Oncological feasibility of laparoscopic subtotal gastrectomy compared with laparoscopic proximal or total gastrectomy for cT1N0M0 gastric cancer in the upper gastric body
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The upper gastric body is of particular interest in relation to gastrectomy because this area includes a border; that is, both distal and proximal gastrectomy for early gastric cancer can involve this area. Laparoscopic subtotal gastrectomy (LsTG) is reported to be suitable procedure compared with laparoscopic proximal and total gastrectomy (LPG, LTG), regarding postoperative nutritional status and surgical safety. However, whether LsTG is an oncologically acceptable procedure for early gastric cancer in the upper gastric body is unclear.
We analyzed 215 patients with cT1N0M0 gastric cancer limitedly located in the upper gastric body. The frequency of conversion from each intended procedure to an alternative procedure, the width of the pathological margin, the incidence of lymph node metastasis at each station and the 3-year overall survival (OS) and relapse-free survival (RFS) were evaluated.
LsTG was planned for 65 patients, and LPG for 72 and LTG for 78, respectively. Conversion to other procedures was required in about 10% of patients for whom LsTG or LPG was planned. The width of the pathological margin in patients who underwent LsTG was significantly shorter than patients who underwent the others. No patients who underwent LsTG, LPG or LTG had metastases in station no. 2 or 4sa lymph node. The 3-year OS and RFS rates of patients for whom each procedure was planned were not different.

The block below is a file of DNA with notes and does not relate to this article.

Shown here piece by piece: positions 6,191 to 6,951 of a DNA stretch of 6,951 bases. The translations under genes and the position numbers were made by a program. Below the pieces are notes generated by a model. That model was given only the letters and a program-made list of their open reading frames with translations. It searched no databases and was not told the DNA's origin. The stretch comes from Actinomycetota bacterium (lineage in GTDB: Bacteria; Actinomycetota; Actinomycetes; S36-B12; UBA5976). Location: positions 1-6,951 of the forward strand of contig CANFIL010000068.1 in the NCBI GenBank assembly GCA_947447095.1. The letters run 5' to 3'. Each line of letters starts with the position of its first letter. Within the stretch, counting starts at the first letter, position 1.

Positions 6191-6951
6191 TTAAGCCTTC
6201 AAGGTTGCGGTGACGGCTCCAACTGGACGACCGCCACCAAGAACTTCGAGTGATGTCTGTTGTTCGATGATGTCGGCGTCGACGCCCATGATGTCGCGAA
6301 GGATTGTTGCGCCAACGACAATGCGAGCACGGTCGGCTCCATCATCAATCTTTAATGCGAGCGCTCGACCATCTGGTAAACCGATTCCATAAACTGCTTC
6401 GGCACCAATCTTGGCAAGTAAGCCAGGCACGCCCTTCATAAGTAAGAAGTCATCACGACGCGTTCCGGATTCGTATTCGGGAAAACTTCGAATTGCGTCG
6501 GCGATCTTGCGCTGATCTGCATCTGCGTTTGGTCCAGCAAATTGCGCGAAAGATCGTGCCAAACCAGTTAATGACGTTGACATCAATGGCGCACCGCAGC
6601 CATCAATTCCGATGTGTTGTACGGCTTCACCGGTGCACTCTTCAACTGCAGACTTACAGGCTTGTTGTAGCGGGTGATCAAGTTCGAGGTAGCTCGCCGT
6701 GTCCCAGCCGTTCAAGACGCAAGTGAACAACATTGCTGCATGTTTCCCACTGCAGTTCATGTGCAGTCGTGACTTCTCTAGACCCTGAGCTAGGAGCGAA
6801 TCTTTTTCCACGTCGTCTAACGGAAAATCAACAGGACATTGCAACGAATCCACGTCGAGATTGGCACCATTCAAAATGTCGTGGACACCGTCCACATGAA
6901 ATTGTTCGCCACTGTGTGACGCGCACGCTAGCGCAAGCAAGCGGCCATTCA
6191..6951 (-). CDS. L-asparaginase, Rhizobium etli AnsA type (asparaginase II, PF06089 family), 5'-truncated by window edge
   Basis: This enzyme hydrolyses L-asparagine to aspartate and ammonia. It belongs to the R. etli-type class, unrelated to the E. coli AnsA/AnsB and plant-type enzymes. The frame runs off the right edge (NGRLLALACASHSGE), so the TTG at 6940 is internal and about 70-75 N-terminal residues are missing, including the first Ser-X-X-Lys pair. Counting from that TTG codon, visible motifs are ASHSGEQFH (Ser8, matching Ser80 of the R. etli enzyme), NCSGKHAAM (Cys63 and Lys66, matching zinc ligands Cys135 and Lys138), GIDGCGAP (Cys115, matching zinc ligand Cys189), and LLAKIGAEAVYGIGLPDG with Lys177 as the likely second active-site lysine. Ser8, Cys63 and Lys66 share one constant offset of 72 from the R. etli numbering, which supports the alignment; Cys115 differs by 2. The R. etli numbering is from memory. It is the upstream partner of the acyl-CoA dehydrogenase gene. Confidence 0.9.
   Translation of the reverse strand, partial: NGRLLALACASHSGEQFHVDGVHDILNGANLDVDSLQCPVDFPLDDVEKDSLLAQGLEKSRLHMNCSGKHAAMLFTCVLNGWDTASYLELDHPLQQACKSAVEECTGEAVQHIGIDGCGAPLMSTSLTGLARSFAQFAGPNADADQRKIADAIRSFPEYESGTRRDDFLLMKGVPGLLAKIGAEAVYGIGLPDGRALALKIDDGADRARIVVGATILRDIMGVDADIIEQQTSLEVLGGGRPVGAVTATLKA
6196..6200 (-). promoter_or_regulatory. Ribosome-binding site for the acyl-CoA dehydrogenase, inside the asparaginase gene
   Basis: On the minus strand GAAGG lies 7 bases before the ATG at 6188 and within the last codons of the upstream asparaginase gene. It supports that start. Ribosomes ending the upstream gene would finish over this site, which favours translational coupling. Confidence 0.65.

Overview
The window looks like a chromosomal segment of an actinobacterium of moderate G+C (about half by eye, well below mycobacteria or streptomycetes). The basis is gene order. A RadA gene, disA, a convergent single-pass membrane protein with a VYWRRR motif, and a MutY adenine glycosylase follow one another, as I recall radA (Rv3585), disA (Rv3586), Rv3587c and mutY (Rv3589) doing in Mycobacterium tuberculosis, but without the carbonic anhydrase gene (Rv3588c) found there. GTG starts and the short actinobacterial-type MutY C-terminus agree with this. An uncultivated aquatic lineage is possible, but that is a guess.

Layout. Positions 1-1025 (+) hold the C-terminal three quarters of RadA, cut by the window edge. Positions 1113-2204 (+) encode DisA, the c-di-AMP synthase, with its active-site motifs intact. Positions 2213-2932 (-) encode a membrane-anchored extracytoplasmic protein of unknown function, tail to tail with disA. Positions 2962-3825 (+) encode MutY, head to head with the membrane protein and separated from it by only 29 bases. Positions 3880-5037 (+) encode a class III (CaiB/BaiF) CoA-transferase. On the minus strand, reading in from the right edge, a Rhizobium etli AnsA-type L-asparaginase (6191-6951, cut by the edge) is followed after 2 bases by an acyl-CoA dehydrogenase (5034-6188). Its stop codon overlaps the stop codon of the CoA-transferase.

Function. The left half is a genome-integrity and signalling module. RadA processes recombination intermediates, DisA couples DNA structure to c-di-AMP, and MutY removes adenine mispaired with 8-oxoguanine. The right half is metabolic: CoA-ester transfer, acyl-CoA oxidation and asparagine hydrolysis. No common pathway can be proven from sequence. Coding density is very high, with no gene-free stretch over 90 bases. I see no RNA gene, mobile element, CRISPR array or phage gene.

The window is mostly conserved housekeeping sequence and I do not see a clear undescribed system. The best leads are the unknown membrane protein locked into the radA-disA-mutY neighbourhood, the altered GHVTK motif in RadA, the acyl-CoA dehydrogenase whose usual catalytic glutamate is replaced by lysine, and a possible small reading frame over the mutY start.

LsTG could be an oncologically acceptable procedure for cT1N0M0 gastric cancer in the upper gastric body. LsTG could be one option for such disease.
KeywordsEarly gastric cancer Upper gastric body Laparoscopic subtotal gastrectomy Laparoscopic proximal gastrectomy Laparoscopic total gastrectomy
The authors declare that no external funding was received for this study.
Compliance with ethical standards
Conflict of interest
The authors have no conflicts of interest to declare.
Human rights statement
All procedures followed were in accordance with the ethical standards of the institutional and national committees governing human experimentation and in compliance with the Helsinki Declaration of 1964 and later versions.
Informed consent or an appropriate substitute was obtained from all patients prior to their inclusion in the study.
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